By Bulgan Batdorj and Anand Jangar
Today, our guest is Ms. Selenge Sambuu, executive director of the “Association of Parents with Differently-abled Children” (APDC). She started as a board member of the association and transitioned to her current position as executive director. The association has existed for over 20 years and Selenge has been working there for 11 consecutive years managing the day-to-day operation. She has a background in engineering but changed her profession to take care of her child with disability.
About the APDC
Selenge shared with us the origin story of the association. In the late 1990s, the British Save the Children organization arranged an orientation for parents with children with disabilities in Mongolia. The parents got together through the orientation activities and realized the importance of forming a support group for the parents of children with disabilities and for raising public awareness. Then those parents created the APDC in 2000, to become the voice of disabled children. The association now has 20 branches across Mongolia, four in Ulaanbaatar and 16 in the countryside. The association aims to help children with disabilities and their parents exercise their rights as human beings. Selenge said that “children must be diagnosed with a disability as soon as it is noticed” and get the necessary support from the government. Countries like Japan and the USA have these government support systems and trained professionals. They diagnose disability at an early stage and support the parents and the children in overcoming the challenges.
There are 11,600 children with disabilities in Mongolian. These children must be allowed to learn at local daycares and schools with other children of the same age. Selenge believes that this process will help educate children with disabilities, create public awareness, and encourage a society respectful of children with disabilities. The association focuses on all types of disabilities and supports the parents of children with disabilities. In the last few years, the association focused on providing parents with legal benefits and knowledge to help their children create a prosperous future for themselves.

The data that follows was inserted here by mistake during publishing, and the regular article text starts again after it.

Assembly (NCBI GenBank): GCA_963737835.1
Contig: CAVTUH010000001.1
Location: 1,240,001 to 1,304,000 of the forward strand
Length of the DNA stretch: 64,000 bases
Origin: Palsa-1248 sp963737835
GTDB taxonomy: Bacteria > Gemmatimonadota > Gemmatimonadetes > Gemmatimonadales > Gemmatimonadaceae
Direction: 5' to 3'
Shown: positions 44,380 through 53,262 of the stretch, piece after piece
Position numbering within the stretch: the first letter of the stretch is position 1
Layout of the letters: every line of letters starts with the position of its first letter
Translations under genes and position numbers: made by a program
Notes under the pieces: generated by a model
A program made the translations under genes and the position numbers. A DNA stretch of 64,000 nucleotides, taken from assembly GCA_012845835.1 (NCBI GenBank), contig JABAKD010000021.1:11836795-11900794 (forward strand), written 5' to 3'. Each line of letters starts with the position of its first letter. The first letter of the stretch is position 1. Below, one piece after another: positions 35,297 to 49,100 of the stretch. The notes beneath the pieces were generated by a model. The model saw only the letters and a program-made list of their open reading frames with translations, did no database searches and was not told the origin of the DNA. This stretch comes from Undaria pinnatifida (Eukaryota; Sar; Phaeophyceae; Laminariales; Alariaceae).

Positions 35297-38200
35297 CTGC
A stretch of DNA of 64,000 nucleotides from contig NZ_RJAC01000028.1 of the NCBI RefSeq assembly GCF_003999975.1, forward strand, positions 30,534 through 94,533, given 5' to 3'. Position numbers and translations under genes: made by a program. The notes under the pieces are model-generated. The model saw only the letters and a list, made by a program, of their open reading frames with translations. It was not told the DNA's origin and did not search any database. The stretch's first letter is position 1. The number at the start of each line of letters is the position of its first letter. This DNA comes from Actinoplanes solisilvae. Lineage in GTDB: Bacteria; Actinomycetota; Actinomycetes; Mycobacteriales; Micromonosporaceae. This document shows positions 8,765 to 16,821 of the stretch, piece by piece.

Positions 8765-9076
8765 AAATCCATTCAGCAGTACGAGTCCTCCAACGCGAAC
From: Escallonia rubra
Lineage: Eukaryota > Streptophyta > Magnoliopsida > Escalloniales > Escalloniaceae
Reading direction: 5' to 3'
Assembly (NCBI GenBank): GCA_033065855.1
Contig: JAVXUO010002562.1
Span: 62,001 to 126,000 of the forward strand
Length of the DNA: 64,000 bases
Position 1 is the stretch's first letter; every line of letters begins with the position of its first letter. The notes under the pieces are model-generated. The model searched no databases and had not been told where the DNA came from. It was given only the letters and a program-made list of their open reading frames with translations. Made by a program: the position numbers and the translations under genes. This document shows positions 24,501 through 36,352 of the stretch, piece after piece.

Our guest illustrated the many problems in our society that make life challenging for children with disabilities in Mongolia. Of the 11,600 children with disabilities in Mongolia, around 4,000 (34%) are illiterate and do not get any support, regardless of whether the child lives in the capital or in a remote community in the countryside. These children have problems commuting, participating in events, accessing education, and receiving medical services. Selenge stresses that although the Mongolian Constitution and the Mongolian ‘Law on Education’ state that “every” Mongolian citizen has a right to free basic education, the wording of “every” citizen needs to include “children with disabilities” proactively. “Although children with disabilities may be limited in their abilities compared to ordinary children, this does not mean that these children should be excluded”, she continues. They must be allowed to develop their skills, their abilities, and to push their limits to achieve their destiny.
The United Nations Convention on the Rights of Persons with Disabilities states that citizens with disabilities should be enabled to develop themselves to their full potential. The Ministry of Education and Science of Mongolia adopted the 155th Order in 2018 which states that the Individual Training Program aims to develop children with disabilities following the United Nations Convention on the Rights of Persons with Disabilities. Although it is an exciting time, in theory, most of those children with disabilities in Mongolia cannot fully enjoy their right to learn, develop themselves in schools, and participate in anything since curriculums are not designed to serve and meet the needs of those disabled children, and teachers are not trained to work with disabled children. Most of the time, these children are denied admission to schools simply because of their disability. In other words, although there is an order from the Ministry, the system does not exist. If there was a system and support in place, all these 4,000 children with disabilities would enjoy their right to learn.